The Scout is finally home after two weeks in Essex having the rear driveline worked on. The issue, as mentioned before, was that the rear U-joint was beginning to disintegrate, taking the yoke and driveshaft along with it (and in the process one of the rear brake cylinders). The shop rebuilt the U-joint and yoke, had the driveshaft rebalanced, and repaired the rear brake line.
Jen drove me out to Essex this morning and we picked it up; the transmission shop (Jim Jennings, who I recommend highly) provided some pictures of the damaged parts before sending me on my way.
The work made a huge difference in how she drives. Shifting into and out of gear is smooth and crisp again, and the repair to the brakes also made a big change in how she stops at speed.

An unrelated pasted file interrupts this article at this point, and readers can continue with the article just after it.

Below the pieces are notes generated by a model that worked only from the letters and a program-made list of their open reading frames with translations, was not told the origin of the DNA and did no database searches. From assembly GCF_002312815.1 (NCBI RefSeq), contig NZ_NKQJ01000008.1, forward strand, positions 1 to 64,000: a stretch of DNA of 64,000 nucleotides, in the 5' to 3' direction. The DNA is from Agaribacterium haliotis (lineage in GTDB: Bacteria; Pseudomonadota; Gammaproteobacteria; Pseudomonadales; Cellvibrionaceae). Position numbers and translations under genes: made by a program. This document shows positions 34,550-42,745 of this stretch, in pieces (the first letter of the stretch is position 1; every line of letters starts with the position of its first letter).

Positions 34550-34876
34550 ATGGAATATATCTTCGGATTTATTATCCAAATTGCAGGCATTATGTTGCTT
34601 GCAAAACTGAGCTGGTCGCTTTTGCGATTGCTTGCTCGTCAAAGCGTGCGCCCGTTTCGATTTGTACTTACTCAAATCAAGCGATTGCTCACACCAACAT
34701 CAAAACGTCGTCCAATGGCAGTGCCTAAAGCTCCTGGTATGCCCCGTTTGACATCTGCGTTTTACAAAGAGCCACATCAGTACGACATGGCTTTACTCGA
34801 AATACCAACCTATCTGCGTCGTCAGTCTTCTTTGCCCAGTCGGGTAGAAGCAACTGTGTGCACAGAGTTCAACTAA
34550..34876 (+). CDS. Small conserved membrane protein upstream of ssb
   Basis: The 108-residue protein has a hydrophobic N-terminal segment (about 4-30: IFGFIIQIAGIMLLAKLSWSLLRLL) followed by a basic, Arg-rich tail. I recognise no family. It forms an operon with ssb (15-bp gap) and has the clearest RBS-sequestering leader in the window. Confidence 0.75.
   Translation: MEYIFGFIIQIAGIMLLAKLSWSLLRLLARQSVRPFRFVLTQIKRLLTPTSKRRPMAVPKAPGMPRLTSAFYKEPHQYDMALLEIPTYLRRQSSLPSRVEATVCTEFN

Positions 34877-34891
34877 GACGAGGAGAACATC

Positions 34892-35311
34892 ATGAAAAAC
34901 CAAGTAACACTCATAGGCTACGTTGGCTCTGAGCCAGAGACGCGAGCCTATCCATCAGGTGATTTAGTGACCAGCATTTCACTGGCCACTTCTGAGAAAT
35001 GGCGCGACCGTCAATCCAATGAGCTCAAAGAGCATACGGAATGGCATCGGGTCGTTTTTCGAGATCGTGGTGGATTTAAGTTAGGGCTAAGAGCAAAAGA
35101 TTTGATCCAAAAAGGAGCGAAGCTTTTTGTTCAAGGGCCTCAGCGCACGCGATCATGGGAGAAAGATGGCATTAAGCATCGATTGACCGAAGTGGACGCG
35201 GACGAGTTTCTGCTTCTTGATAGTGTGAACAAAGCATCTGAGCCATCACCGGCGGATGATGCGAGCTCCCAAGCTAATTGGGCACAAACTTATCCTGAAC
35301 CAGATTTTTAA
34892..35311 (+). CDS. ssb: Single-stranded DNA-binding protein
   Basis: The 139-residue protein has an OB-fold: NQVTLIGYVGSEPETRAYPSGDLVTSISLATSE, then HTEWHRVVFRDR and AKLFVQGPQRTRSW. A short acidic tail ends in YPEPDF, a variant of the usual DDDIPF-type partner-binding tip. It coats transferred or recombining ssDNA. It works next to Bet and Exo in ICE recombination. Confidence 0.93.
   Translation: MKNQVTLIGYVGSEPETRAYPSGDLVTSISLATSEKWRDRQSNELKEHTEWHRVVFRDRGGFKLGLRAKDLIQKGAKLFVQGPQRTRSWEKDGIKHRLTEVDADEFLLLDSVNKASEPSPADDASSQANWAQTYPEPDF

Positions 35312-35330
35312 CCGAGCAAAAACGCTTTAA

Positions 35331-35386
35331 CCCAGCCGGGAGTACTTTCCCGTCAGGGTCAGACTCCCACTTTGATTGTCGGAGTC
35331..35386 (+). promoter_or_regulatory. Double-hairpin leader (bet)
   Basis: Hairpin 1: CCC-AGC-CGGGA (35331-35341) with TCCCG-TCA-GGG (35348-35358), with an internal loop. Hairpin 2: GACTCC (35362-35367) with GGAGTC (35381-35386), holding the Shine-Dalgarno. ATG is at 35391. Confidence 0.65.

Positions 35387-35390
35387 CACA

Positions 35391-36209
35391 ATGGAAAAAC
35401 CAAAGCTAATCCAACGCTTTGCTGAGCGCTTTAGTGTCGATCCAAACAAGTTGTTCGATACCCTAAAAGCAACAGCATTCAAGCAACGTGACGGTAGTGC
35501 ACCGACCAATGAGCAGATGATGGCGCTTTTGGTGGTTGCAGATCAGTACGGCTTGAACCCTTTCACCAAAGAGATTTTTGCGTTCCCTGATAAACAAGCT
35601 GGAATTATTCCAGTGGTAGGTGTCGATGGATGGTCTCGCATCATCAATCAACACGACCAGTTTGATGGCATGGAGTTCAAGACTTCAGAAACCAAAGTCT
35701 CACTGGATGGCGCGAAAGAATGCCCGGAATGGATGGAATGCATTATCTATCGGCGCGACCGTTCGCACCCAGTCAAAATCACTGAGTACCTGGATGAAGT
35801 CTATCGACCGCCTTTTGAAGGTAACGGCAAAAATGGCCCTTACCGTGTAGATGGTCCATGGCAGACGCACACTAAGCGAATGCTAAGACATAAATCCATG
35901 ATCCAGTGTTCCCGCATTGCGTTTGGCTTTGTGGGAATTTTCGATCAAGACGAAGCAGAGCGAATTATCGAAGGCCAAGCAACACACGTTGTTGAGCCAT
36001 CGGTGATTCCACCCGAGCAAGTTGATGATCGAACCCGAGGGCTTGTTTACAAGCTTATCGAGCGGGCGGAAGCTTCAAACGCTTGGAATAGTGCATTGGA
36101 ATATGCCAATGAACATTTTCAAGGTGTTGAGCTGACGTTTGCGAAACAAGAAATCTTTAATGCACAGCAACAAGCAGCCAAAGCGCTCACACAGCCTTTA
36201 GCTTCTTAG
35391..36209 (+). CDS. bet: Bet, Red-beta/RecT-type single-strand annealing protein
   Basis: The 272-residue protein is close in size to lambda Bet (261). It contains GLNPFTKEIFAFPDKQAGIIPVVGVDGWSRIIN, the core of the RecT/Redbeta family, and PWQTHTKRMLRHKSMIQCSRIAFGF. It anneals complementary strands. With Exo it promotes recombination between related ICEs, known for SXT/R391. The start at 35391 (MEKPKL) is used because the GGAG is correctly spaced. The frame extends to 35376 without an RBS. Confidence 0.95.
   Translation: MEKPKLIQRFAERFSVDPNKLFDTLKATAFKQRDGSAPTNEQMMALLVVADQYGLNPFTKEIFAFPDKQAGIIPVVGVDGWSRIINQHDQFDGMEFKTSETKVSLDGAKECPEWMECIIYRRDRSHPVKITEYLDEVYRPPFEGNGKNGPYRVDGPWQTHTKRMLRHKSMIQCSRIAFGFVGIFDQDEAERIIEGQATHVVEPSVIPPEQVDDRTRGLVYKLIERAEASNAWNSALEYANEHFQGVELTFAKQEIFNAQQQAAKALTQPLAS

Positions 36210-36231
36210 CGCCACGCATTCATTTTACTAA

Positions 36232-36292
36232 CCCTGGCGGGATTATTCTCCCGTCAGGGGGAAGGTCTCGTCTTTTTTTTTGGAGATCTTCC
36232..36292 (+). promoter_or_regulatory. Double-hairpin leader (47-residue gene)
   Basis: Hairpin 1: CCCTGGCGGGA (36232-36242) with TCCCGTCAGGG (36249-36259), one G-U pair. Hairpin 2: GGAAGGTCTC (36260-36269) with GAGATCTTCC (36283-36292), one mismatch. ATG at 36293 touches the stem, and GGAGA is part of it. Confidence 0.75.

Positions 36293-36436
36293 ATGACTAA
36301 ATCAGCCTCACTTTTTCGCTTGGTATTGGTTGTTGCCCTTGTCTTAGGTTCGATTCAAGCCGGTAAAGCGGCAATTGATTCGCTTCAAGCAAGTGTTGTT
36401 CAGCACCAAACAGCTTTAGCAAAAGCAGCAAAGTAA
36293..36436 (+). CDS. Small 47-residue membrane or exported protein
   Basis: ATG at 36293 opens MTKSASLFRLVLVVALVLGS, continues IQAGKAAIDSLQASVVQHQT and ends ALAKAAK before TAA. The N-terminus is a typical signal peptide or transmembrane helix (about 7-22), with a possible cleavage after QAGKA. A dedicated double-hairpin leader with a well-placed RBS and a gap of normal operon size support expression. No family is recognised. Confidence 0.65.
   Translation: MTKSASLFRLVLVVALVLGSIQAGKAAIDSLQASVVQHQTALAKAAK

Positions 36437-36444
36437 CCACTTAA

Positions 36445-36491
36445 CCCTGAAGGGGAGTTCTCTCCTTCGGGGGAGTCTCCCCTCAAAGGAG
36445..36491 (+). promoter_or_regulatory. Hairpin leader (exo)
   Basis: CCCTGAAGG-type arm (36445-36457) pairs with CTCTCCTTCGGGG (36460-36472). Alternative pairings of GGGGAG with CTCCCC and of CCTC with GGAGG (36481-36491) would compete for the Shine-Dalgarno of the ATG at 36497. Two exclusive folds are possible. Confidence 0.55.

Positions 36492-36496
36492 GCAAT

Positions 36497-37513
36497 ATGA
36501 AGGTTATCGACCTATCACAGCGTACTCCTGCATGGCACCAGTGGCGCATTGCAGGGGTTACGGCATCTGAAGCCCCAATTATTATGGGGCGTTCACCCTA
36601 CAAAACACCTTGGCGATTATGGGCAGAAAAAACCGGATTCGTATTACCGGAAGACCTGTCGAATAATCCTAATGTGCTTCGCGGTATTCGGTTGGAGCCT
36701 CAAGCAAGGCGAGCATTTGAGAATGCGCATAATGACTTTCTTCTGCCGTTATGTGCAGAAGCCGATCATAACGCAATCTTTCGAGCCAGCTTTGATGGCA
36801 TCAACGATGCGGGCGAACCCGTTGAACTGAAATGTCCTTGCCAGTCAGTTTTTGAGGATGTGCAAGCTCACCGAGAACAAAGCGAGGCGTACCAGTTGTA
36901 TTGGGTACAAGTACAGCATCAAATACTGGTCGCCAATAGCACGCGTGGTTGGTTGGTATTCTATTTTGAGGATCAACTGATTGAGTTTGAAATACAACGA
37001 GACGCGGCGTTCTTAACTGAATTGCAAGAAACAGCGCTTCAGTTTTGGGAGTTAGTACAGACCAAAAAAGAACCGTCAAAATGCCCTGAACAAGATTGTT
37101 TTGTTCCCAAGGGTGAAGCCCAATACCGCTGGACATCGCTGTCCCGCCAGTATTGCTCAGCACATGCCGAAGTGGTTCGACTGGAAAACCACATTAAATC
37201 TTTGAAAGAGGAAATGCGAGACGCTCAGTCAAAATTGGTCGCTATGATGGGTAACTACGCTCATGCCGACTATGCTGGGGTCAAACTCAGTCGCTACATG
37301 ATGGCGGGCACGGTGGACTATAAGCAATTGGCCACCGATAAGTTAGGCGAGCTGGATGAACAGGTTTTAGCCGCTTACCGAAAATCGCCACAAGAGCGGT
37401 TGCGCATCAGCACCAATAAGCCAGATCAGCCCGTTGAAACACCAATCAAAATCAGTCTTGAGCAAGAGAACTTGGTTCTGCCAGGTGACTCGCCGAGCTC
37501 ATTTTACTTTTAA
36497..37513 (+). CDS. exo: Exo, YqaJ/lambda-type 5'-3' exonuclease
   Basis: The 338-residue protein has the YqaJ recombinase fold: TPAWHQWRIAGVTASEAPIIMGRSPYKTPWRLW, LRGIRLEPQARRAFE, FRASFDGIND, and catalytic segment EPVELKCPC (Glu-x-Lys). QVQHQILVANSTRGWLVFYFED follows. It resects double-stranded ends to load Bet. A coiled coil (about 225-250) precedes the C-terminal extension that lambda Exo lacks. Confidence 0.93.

So, that’s good news. I’m going to clean her up and get things ready for the drive to Ohio, which means stocking up on oil, coolant, and ATF. I did smell coolant on my way home from Essex this morning, so I’ve got to look over the coolant system and see how full the radiator is (and if the overflow tank is pulling correctly).
I also called a company in Columbia to inquire into adding a kill switch sometime in the future; they figure it’ll take about an hour and be a pretty simple procedure. Scouts are getting more and more desirable, and I’m conscious that it’s a rare vehicle with a 1970’s-era ignition lock and no roof. And opening the hood to pull the coil wire all the time can be a drag.